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Showing content with the highest reputation on 05/06/2020 in all areas

  1. 4 points
    Small batch looking at 12l for fermenter. Started 3:30pm but shouldnt take long to do. Anglo Saxon IPA. Will post recipe later. Spur of the moment brew using up some grain dregs.
  2. 2 points
    I appreciate many of the more experienced brewers out there know their hops 'frack to bont' but for those of us still in the brewing nursery discovering a different hop with a great flavour is like finding out missionary position isn't the only one. I bought some Cluster because they were cheap but I read they were a suitable substitute for EKG hops which I'd used exclusively prior. Cheap and suitable works for me. Tonight I've popped the lid on my first pale ale using Cluster. Wow! I'm not good at describing flavours but it's bloody good. Now I'm beginning to understand why many of you use so many differing hops. I used to think, "These guys/gals are beer w*nkers! Hops is hops." Clearly they are not. The rabbit hole deepens.
  3. 2 points
    I can't take any credit for that. PB2 was the last bloke I can remember speaking about this on the forum (sorry if I missed any posts since). I still remember his post. He took the p|$$ out of himself for doing a 90min mash on a porter or stout recipe where clarity really doesn't matter as you can't see through the beer. LOL In lighter malted beers though to improve overall clarity, yes it is beneficial. I was lucky enough to be a member of the touring group at the Brewery for PB2's last official outing for Coopers (AFAIK). He was a terrific mentor to many over probably two or more decades of home brewers helping with all their brewing problems & questions, & was a driving force behind the development & success of the Coopers home brew kits & recipes that can be brewed with them. I hope he's enjoying his retirement. (Insert High Five) Cheers, Lusty.
  4. 2 points
    Spot on. And must i say a longer mash and boil if you want a clear beer. I think you put me onto that lusty when i couldnt get my asian lagers clear despite my best efforts. It certainly did the trick.
  5. 2 points
    I'm convinced. The next batch is going to bulk prime in the FV.
  6. 2 points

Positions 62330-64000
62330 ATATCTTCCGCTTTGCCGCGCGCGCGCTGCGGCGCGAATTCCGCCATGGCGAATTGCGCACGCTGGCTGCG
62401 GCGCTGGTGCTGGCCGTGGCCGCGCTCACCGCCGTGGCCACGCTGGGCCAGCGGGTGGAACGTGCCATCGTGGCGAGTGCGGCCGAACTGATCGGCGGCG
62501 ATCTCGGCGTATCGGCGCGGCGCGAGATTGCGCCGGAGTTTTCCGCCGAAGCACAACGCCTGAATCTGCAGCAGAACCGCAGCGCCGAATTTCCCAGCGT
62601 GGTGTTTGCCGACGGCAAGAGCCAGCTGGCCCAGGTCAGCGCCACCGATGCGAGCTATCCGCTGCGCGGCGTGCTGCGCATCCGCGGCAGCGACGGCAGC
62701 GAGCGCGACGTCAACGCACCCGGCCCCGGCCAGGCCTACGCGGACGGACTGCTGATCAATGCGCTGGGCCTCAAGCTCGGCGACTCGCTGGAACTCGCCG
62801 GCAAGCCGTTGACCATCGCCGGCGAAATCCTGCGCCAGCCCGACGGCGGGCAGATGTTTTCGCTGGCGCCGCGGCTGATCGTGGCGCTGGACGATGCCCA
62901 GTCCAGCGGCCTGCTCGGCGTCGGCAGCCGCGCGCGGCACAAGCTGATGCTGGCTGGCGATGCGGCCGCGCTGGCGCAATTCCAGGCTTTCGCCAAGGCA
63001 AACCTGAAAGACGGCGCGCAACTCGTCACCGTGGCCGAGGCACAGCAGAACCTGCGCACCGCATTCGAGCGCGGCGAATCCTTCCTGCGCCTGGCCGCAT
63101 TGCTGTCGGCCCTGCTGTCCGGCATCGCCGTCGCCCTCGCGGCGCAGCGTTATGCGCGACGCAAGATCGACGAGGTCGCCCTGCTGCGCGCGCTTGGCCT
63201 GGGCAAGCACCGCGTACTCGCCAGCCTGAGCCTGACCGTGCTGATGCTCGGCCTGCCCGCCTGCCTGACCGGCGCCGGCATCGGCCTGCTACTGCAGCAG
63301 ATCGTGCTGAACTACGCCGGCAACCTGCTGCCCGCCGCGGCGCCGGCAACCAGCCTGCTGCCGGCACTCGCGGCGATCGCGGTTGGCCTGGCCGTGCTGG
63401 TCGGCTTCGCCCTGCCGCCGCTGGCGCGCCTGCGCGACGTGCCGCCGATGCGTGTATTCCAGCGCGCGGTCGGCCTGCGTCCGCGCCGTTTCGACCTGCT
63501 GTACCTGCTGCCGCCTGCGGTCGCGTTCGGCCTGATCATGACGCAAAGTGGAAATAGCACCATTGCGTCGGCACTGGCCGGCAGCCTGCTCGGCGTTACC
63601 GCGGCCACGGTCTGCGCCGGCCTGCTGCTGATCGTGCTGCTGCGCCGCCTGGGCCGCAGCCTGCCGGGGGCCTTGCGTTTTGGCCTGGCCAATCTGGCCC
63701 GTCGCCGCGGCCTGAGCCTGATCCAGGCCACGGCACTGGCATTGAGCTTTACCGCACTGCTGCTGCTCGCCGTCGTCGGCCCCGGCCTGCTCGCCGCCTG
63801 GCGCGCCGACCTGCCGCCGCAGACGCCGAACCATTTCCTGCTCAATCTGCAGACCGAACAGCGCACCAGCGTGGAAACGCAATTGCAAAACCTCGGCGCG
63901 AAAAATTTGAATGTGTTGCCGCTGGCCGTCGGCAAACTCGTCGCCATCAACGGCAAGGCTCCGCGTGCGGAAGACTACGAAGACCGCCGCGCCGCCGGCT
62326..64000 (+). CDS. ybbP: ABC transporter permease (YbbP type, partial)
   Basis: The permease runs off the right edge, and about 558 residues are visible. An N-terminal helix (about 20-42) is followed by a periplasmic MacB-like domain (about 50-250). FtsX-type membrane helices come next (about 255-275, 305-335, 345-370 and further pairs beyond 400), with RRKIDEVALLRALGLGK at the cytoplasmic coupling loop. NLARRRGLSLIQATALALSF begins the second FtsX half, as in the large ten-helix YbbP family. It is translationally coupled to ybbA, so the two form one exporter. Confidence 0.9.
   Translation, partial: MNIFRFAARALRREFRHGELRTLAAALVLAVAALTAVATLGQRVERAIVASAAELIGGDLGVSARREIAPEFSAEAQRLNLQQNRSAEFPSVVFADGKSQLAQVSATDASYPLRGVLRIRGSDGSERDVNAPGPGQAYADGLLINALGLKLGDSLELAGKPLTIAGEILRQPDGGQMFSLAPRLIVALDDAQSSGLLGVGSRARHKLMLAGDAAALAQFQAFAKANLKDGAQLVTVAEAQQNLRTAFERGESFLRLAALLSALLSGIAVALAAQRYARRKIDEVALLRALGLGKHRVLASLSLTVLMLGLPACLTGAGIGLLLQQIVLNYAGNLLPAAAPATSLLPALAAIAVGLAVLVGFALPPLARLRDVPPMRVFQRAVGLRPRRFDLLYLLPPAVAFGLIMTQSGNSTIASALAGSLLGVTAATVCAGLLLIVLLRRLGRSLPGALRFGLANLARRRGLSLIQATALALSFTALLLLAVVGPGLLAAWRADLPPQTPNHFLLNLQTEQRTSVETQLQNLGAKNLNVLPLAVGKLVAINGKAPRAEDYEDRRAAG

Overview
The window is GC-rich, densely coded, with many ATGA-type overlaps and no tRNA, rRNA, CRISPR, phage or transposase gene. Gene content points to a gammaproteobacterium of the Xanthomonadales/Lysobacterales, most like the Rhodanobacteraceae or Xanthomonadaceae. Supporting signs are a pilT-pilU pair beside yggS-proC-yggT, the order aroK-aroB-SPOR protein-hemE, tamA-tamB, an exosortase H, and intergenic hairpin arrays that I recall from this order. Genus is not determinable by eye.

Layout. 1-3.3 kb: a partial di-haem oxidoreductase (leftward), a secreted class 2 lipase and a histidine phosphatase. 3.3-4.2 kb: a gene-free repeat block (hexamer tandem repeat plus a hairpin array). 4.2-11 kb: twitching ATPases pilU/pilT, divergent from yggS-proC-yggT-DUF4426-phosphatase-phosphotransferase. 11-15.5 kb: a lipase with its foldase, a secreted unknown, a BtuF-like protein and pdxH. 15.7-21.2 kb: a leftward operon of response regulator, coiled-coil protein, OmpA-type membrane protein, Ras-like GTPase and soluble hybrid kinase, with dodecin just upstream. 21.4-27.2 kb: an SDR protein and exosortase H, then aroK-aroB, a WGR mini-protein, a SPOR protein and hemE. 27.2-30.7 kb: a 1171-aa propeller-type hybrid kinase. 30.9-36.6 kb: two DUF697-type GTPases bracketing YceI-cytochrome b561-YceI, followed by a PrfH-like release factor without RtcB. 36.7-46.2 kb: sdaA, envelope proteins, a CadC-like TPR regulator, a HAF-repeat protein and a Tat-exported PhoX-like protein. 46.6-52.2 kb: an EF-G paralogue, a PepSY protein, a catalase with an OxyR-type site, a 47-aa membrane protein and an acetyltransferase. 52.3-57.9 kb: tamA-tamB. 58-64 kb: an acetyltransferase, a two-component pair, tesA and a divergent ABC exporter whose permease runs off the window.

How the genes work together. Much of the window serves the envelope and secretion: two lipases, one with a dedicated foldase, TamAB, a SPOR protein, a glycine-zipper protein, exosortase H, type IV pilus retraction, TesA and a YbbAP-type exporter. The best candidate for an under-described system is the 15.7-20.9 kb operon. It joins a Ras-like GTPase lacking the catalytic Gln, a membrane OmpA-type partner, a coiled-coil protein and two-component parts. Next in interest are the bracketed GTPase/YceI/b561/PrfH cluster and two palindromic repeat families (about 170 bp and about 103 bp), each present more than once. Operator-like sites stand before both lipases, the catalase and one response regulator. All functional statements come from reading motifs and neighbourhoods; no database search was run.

I do CC some batches but not all. But yes, leaving it for an hour is fine. I stir in the primer, then put the FV on the bench and start sanitising bottles and preparing for bottling. That time is usually enough to get it all settled.
  7. 2 points
    Mate it smells great in here! Smells like driving past the brewery up here in Brisbane
  8. 2 points
    By rapid cycling the compressor. The Inkbird allows me to tell the fridge to do unhealthy things (for old hard rubbish fridges) like turn on and off every other minute when there is a +/- 1º variation at the probe. That is how I had the Inkbird set to keep my brew fermenting at 20º, then I told the Inkbird to drop the temperature to freezing and I went to work - that's when the overload has tripped. As you suggest I had the probe dangling at this point. I didn't see much point in taping it back to the side of the FV because I just wanted it to get as cold as possible in two days. If the temperature is fluctuating the Inkbird, under those settings could potentially be turning the compressor on and off every other minute each time the temperature was 1º off target. Rapid cycling would certainly generate heat which the overload circuit could interpret as impending failure and kick in to protect the compressor. That's my theory anyway. I don't know that it was rapid cycling though coz I was at work. At present all is well but I am only using the Inkbird as a thermometer. The fridge is plugged into the mains and has brought the temperature on the FV down from 14.3º to 6.2º in 16 hours. The good news is that if there is a issue with the start relay or the overload switch they are both cheap and easy to replace. A fridge mechanic I spoke to said he had repaired 'thousands of fridges' and he could count on one hand the number that had compressor failure. It's the relays that give up. The moral of the story me is that the PT (compressor protection) setting on the Inkbird should be set to 10 minute delay. 10 minutes is not going to make much difference to the temperature of the brew but is going to save stressing out the compressor. The Inkbird is working fine. The problem is likely to have been what I was telling it to do. Thanks all for your advice. In other news I stuck the Inkbird probe in my ear. Either I need to recalibrate or I have coronavirus.
  9. 2 points
    My thoughts exactly. Some people worry about trub disturbance, they worry about uneven priming, they even worry about fermentation starting before you fill the bottles. Some people worry too much! In all my brews I have never experienced any problems with this method. Perhaps it helps that I always let the brew sit undisturbed for 5-7 days after fermentation finishes. I imagine this helps with settlement and consolidation. I don’t cc by the way. With a long spoon,a steady hand and a bit of care there need not be any trub disturbance at all. None. Cheers.
  10. 1 point
    A can of extract and 1.5kg of fermentables will get you about 5.2% ish. The spreadsheet is a great tool. Many of the mainstream kits and additions are there ready to be plugged in, and you can get an accurate calc of your OG/FG and ABV. Then tweak the amounts of sugars to get where you want, before you start.